“It’s not ‘if’ but ‘when’,” right? These stats make me think about changing my “Passwerd123!” password. According to the Identity Theft Resource Center (ITRC), there have been 5,754 data breaches between Nov 2005 and Nov 2015, exposing some 856 million records. Further, IBM research estimates that the average breach costs $3.8 million. As you build protections against cybercrime, you have to be careful not to derail your own efforts. Some banks, for instance, may believe that encrypting data is enough to keep hackers out. While it’s true that strong encryption is a critical defense mechanism, it’s not a panacea. After all, even good algorithms can be susceptible if thieves are persistent enough. Look no further than the Logjam vulnerability uncovered last year. It allowed attackers to intercept and decrypt secured communications between users and thousands of websites and mail services worldwide.
As I travel around and visit with various companies, the amount of time and effort being put into making their data safe is the greatest ever. Will it be enough? There’s no doubt that banks need strong encryption, but beyond that, it is critical to utilize sophisticated tools such as advanced detection analytics to help identify emerging threats in real time. Another area lenders should stay on top of is making sure to have an effective “patch management” program. Just doing this can significantly decrease the number of security breaches because hackers buy old tools on the Web and repurpose them frequently. They also try to tunnel into weaker systems, so having the latest updates communicates a simple “go somewhere else” message to them.
Steve Brown with PCBB writes, “An effective patch management program should include written policies and procedures to identify, prioritize, test and apply patches in a timely manner, the FDIC notes. Such a program should also utilize vulnerability information culled from threat intelligence sources. Bank boards and senior management need to be held accountable for requiring regular reports on the status of the patch management program and for creating strategies to deal with systems or products that are at end-of-life or close to it.
“Next, given more employees are using their own devices for work purposes, banks are asking for trouble if they don’t make extra efforts to encourage staff to regularly update their personal computing systems. Banks have ample resources to help boost proper defenses. The FDIC, for example, has developed Cyber Challenge exercises, which are a series of videos and simulations that are available free on its website. The FDIC also has a cybersecurity awareness training program, so send your teams and get the training. In addition, the FFIEC has its new cybersecurity assessment tool, which helps banks assess their risk and better determine cybersecurity preparedness.”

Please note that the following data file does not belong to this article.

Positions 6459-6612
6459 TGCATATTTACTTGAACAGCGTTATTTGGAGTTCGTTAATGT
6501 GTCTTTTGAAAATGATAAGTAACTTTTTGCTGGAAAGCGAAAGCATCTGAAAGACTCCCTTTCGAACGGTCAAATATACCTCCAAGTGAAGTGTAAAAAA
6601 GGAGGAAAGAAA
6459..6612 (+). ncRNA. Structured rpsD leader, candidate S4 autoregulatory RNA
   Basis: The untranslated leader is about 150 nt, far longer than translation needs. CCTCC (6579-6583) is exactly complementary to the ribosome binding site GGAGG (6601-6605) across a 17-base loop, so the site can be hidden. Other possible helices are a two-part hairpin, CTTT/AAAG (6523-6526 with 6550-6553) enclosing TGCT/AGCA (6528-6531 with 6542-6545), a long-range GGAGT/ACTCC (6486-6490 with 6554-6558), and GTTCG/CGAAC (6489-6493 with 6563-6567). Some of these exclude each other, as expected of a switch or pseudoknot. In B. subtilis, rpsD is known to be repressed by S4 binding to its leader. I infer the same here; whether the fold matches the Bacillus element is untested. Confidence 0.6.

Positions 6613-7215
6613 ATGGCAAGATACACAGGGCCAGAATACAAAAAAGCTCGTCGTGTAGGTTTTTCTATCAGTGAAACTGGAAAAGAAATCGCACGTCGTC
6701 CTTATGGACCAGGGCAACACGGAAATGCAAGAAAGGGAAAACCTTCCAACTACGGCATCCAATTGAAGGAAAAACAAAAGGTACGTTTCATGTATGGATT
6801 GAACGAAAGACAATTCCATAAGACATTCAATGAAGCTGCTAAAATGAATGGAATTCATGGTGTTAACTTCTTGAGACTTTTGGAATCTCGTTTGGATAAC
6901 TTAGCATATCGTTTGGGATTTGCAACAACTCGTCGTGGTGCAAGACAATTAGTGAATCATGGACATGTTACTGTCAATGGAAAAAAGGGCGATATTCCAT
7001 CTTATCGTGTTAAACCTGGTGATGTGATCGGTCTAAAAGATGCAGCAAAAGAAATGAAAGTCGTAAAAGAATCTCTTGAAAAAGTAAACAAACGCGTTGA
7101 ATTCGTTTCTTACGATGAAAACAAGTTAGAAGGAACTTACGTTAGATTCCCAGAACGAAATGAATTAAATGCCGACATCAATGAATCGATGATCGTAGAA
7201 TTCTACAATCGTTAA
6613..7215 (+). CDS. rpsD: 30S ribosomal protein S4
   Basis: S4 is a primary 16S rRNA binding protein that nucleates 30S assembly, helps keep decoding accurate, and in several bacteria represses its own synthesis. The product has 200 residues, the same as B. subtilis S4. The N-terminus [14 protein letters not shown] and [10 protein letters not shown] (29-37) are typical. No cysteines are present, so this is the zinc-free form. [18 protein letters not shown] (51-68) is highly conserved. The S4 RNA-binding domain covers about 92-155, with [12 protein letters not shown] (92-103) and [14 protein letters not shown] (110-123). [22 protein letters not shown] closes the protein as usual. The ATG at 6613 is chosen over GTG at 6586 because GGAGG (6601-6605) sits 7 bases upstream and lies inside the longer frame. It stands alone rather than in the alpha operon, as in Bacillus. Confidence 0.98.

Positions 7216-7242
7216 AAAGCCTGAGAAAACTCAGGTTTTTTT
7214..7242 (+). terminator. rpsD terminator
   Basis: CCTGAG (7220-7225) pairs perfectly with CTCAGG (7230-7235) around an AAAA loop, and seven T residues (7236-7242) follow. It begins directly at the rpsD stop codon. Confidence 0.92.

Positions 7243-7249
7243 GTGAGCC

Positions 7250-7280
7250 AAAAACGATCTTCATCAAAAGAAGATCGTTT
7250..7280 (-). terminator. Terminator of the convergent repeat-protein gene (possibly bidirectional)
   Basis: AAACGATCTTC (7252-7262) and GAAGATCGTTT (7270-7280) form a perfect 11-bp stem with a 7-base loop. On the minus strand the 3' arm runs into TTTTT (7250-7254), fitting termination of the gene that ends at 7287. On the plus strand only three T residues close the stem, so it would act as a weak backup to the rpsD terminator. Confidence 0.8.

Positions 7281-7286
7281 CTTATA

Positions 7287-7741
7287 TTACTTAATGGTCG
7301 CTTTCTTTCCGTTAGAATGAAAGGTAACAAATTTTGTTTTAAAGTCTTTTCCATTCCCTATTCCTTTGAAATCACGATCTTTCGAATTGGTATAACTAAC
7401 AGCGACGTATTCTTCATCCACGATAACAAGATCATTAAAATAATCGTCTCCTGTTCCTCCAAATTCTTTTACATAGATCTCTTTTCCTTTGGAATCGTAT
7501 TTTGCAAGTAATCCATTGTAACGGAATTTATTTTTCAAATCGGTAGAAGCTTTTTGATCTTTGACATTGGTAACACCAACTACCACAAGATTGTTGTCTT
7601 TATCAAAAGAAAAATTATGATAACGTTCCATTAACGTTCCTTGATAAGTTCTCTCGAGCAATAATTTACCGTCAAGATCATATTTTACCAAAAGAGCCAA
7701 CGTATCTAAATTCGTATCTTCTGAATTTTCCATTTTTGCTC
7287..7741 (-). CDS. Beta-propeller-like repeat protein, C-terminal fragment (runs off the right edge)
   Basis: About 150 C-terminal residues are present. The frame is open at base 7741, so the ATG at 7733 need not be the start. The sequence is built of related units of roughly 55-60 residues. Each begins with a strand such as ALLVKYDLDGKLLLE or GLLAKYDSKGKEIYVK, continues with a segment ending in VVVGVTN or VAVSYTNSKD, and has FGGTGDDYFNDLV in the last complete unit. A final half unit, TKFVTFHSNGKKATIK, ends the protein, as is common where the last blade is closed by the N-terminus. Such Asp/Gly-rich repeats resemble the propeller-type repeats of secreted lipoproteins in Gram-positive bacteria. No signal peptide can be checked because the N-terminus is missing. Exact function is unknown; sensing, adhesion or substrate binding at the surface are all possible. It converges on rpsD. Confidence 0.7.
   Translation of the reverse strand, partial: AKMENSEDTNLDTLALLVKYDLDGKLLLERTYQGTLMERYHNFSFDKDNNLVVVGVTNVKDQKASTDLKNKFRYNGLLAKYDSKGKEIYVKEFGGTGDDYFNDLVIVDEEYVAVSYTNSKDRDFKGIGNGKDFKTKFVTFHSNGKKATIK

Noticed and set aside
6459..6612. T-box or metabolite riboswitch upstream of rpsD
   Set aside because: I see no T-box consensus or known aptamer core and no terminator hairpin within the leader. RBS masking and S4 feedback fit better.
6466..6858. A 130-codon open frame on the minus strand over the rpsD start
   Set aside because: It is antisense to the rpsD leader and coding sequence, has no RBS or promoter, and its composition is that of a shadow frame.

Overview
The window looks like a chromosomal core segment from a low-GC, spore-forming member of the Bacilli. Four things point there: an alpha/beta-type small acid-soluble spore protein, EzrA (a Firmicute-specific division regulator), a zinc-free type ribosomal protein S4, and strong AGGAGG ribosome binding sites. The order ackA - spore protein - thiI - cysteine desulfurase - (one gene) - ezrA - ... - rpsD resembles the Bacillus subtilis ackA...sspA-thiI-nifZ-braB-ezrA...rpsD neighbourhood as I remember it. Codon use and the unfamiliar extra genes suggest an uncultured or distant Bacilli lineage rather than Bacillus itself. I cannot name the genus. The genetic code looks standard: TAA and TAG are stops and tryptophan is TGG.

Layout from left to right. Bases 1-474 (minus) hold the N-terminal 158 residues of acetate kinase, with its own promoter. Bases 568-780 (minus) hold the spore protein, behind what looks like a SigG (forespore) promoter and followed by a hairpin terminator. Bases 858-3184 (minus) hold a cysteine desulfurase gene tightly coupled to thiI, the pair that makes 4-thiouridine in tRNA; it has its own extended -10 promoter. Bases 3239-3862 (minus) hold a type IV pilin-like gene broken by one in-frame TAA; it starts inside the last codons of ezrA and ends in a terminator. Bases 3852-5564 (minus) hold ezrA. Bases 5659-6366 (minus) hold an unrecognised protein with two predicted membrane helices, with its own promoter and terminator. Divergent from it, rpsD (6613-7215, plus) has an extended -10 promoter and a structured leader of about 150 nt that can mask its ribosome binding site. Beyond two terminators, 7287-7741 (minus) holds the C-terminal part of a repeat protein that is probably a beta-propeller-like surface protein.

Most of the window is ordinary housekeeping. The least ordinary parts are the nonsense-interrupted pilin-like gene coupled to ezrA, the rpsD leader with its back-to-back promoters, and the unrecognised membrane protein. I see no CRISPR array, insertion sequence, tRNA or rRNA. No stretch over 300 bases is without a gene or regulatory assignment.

On the subject of whistleblowers, I received this note from BuckleySandler’s Jeff Naimon. “While it is true that the CFPB does not have False Claims Act authority, many of the major False Claims Act cases against FHA lenders have involved a whistleblower award as well, most famously with respect to two or three of the biggest banks’ settlements (where the whistle blowers received 8 figure pay outs). In many respects, because the more global enforcement program is focused on the largest lenders, for other than the very largest non-bank mortgage companies, whistleblowers constitute one of the biggest risks for triggering FCA investigations and liability. Your note about really listening to internal complaints is critical positive advice for lenders – when defending an enforcement action, few things are worse than communications that show that senior management was made aware and ignored concerns that were raised (or even retaliated against those who raised them) and few things are better than being able to show that senior management acted promptly to address concerns once they became aware of an issue. And your readers should know that external whistleblowers — i.e., competitors — trigger a high proportion of RESPA enforcement activity.” BuckleySandler has a False Claims Act and FIRREA Resource Center, including a tracking chart of relevant cases.
Every month we receive a myriad of statistics about housing from a myriad of entities like the conservator of Fannie & Freddie, the Census Bureau, builders, etc. I received this note. “Looking at a graph, I see a huge increase in home sales in 1997. What do you think fueled that rise? In Sept. 1996 the 10 year rate was 6.9%. Then Greenspan decided to lower rates and on Sept. 1998 the 10 year was at 4.4%, by May 2003 it was 3.35%. Was the housing boom solely attributable to lower rates driven down by the Fed? What about the dramatic expansion of subprime mortgages made to subprime borrowers? One could argue that the subprime market was intensified with the FASB Rule 157 that took place in Nov. 2007 that was supposed to have clarified Fair Value using mark to market rules. And don’t forget that starting around the beginning of 2008 the mortgage products (read: CDOs) became so challenged that they had no buyers, or the market for buyers did not exist – and bad products were created.”
The note went on. “This meant that all these products had zero value in a mark to market FASB 157 rule environment. Yet at no time in history did the worst of the subprime market suffer more than a 20% loss. When our government, with Barney Frank as the lead proponent, nullified the FASB rule 157 on March 9th 2009 the illiquidity of this market disappeared and the market became liquid again and we saw a recovery in banking, the stock market in general, and our economy turned around. One never hears about these details even though they are the overriding reason for the 2008 market collapse…..Why? TARP was a stop gap measure introduced in late 2008 to stop the crash of our banking industry – arguably not needed had the FASB 157 rule been discontinued in late 2008. But proof that TARP worked as a stop gap measure and also that the CDO market that was at the heart of the TARP intervention, were not all bad and did have real value, disregarding FASB 157, is that TARP looks to make approx. an 8% profit on the $245 billion investment made in the CDO market.”